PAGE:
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The stars of 'Delco Proper' take us on a tour of real-life Delco

There's so much to see in this corner of suburbia.

What started out as a raunchy web series is about to launch three Philadelphia-area comedians — as well as an entire county — into the national spotlight.

“Delco Proper” is the brainchild of good friends Tommy Pope, Tim Butterly and John McKeever. “It shows how [the main characters], who are just breaching into their 30s, deal with living in the same neighborhood, changing relationships and just basically being a grownup,” Pope says.

Pope, a native of Drexel Hill, chose Delaware County, or “Delco” as it is commonly known, for its rarely-changing, yet genuine, landscape. “In a lot of these small towns, there’s sort of an arrested development, where these people really don’t start growing up until they either have kids, start getting married or a business is dropped on them.”

Thanks to Comedy Central, the collective vision of Pope, Butterly and McKeever has expanded far beyond the scope of greater Philadelphia. The trio’s first episode, “The Funeral,” amassed over 125,000 views on YouTube and paved the way for three more webisodes on the comedy network’s YouTube channel.

With the cast's Delco roots, we couldn’t help but ask the creators of “Delco Proper” to take us on a tour of their favorite local hangouts. Here where you can find them:

Charlie’s Hamburgers

Charlie’s Hamburgers is a small hamburger stand in Folsom, Pennsylvania. Despite its unimpressive location behind a CVS and a tavern, the stand nevertheless reached its own level of notoriety when it was voted one of the “10 Best Fast Food Places” by Esquire Magazine in 2009.

“It reminds me of the way your dad would assemble a burger,” Pope said of the stand’s signature delicacy. “He would throw them on a hot griddle, they wouldn’t be superbig fancy patties, everything about it is just normal.” Adds Butterly, “I’m sick of going out and paying twenty bucks for a burger. Have someone named Bernadette just throw it on a grill and let me eat 10 of them for $9!”

Polish-American Club

Deep in Clifton Heights, the members-only Polish Americans Citizens Association might seem like little more than a darkened basement bar where area residents come to sip beer and watch the game. However, the establishment, of which Pope and his brothers have been longtime members, also earned its place in “Delco Proper” infamy as the setting of the series’ episode “For the Troops.”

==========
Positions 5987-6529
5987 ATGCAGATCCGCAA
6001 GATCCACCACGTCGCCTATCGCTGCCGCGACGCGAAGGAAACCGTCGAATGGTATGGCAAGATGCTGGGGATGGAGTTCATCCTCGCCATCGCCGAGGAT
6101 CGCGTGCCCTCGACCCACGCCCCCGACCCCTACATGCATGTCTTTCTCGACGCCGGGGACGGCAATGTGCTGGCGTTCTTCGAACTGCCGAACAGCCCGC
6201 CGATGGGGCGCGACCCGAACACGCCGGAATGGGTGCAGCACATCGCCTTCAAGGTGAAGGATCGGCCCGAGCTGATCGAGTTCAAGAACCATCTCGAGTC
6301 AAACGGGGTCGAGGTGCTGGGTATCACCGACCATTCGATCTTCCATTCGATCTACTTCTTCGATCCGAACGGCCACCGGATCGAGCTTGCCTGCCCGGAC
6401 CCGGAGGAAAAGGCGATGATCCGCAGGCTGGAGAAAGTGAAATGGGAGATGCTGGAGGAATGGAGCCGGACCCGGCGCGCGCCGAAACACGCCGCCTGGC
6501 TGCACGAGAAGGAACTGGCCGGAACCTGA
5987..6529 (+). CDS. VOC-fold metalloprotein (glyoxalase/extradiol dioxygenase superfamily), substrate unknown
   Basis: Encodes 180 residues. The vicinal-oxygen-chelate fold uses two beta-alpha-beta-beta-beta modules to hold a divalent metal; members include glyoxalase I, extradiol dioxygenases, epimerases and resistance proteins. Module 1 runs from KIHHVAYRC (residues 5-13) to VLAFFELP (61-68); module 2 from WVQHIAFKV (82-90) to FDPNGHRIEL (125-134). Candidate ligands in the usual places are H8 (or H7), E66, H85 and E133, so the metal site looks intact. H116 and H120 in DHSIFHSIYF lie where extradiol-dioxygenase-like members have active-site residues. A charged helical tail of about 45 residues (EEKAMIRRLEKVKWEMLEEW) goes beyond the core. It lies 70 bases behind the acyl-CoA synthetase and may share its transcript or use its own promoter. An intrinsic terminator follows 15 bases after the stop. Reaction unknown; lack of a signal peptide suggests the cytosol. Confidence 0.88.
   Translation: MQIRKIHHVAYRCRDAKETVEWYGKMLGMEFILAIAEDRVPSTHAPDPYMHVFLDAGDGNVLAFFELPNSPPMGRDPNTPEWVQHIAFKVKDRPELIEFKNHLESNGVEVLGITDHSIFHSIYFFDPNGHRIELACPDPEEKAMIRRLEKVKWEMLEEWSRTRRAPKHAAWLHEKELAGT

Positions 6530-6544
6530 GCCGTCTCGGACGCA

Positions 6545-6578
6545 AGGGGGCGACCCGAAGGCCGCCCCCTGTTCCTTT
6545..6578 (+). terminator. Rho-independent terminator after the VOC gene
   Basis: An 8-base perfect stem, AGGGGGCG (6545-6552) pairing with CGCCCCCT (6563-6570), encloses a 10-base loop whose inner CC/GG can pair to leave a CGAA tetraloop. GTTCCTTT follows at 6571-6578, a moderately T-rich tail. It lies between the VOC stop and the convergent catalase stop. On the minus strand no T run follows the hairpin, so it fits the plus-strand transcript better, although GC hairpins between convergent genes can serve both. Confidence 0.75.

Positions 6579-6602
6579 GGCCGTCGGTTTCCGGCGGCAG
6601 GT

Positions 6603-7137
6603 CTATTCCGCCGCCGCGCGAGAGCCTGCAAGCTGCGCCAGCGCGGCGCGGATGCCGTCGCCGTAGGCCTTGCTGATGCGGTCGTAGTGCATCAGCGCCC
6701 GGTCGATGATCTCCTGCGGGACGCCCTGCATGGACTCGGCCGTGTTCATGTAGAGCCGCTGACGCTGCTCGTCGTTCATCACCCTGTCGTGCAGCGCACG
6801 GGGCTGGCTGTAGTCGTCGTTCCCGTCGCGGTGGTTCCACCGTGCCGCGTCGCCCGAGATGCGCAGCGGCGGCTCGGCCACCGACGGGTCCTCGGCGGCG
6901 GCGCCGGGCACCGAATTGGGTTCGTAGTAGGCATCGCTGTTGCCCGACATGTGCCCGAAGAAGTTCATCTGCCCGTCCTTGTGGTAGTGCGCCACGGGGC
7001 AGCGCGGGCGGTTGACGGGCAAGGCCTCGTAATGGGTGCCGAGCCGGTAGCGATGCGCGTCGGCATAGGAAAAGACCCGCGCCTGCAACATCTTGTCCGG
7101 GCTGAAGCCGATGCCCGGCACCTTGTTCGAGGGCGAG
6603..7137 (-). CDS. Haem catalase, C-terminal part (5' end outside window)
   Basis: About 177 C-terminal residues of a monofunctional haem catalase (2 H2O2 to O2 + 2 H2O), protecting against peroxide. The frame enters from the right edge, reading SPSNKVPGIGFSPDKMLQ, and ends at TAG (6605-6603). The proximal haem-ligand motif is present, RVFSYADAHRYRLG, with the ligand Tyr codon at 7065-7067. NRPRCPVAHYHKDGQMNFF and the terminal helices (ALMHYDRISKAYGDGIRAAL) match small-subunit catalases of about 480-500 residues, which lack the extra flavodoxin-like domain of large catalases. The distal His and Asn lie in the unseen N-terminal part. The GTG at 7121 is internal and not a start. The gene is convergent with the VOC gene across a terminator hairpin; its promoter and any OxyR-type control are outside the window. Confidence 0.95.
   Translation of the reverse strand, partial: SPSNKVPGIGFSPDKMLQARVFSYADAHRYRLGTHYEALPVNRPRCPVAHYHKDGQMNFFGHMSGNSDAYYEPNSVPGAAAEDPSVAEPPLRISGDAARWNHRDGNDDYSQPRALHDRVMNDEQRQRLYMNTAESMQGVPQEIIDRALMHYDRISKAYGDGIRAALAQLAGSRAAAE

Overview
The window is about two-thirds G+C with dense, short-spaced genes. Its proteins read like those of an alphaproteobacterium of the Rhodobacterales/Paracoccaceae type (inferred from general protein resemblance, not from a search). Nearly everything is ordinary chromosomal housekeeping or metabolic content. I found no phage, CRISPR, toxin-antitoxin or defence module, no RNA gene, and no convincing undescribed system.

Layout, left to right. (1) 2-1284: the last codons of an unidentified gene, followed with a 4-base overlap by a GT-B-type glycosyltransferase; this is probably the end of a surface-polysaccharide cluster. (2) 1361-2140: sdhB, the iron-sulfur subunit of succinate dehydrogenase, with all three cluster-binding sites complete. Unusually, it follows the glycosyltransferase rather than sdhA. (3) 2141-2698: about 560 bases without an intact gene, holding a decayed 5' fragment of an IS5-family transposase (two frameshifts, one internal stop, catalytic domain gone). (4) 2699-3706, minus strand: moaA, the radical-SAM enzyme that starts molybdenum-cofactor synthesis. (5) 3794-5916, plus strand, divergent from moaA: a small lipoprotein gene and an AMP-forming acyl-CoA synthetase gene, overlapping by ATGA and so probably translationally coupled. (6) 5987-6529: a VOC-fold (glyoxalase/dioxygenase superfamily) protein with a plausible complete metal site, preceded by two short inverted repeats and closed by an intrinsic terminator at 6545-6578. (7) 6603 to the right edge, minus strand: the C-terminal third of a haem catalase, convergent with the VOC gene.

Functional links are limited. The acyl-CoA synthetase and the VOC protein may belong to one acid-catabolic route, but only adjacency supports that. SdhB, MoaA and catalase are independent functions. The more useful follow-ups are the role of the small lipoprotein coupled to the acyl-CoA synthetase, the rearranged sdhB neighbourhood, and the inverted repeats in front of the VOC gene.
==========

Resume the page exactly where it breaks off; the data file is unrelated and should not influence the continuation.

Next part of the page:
“There’s few places in neighborhoods like that where you can find a place that hasn’t changed in years,” McKeever observed. “I saw two decorations in there from 1989 and I think that just gives the place its character.” Adds Butterly, “The whole point of our show was that you have this group of dudes who have a hard time changing who they are because the town never changes. And places like VFWs are indicative of that mentality.” While playing an intense game of shuffleboard, two “Delco Proper” fans snapped pictures with the gang and even played a game of pool with them. “Their show is basically the humor I grew up with my entire life,” said PACA member John Martin, whose father, Kier, is also a member.

Wawa

It’s no secret that Wawa is the lifeblood of the Philadelphia area. Entire communities cram themselves into these convenience stores for coffee, freshly-made sandwiches and, of course, gasoline.

“It’s a staple in the community because it’s accessible from every corner,” says Pope. “It’s only ours,” Butterly added. “We like Wawa, don’t change it, gimme a meatball sandwich.” The store at the corner of Burmont and Garrett roads in Drexel Hill supplied the successful comedians with the day’s supply of apple fritters, string cheese and iced tea.

Putt-Putt Golf N Games

Tucked away in the back of a shopping center in Clifton Heights is Putt Putt Golf N Games. Under the watchful gaze of an almost obtrusive cell phone tower, golfers of all ages and skill levels make lifetime memories as they tap colorful balls into the holes of several obstacle-laden courses. While Pope won a game against Butterly and McKeever, the emotional highlight of the visit was when Butterly was able to recreate a childhood photo of his, taken at the very same course.

“If you look at Tim’s photograph, all they did was paint the back wall, and it’s been 30 years,” Pope remarked. “They just have a very simple mindset here and they like to feel that nothing has changed. I saw two of my friends with their now-kids [at Putt-Putt], and they’re like salmon: They just come back here to die.” McKeever, on the other hand, was gloating about his two holes-in-one on the miniature greens: “When I got the first hole-in-one, I was thinking, the ball is in the hole, and my feet aren’t on the ground. When I got my second one, I was like, ’That’s it. Nike’s calling.’”

So, what’s next for "Delco Proper"? Well, Comedy Central enjoyed the web series so much that it felt that a regular TV series, half-hour episodes and all, might be the next addition to its lineup of original programming, alongside shows like “Workaholics” and “Broad City.”

“Comedy Central bought a pilot from us, so we’re writing the script now, and then they make a decision as to whether or not the script gets filmed, and then it goes to series,” Pope explains. He went on to say that he, Butterly and McKeever certainly hadn’t forgotten their Philly area roots; their crew is comprised of local area talent that will only grow in size as the series itself does.​

 

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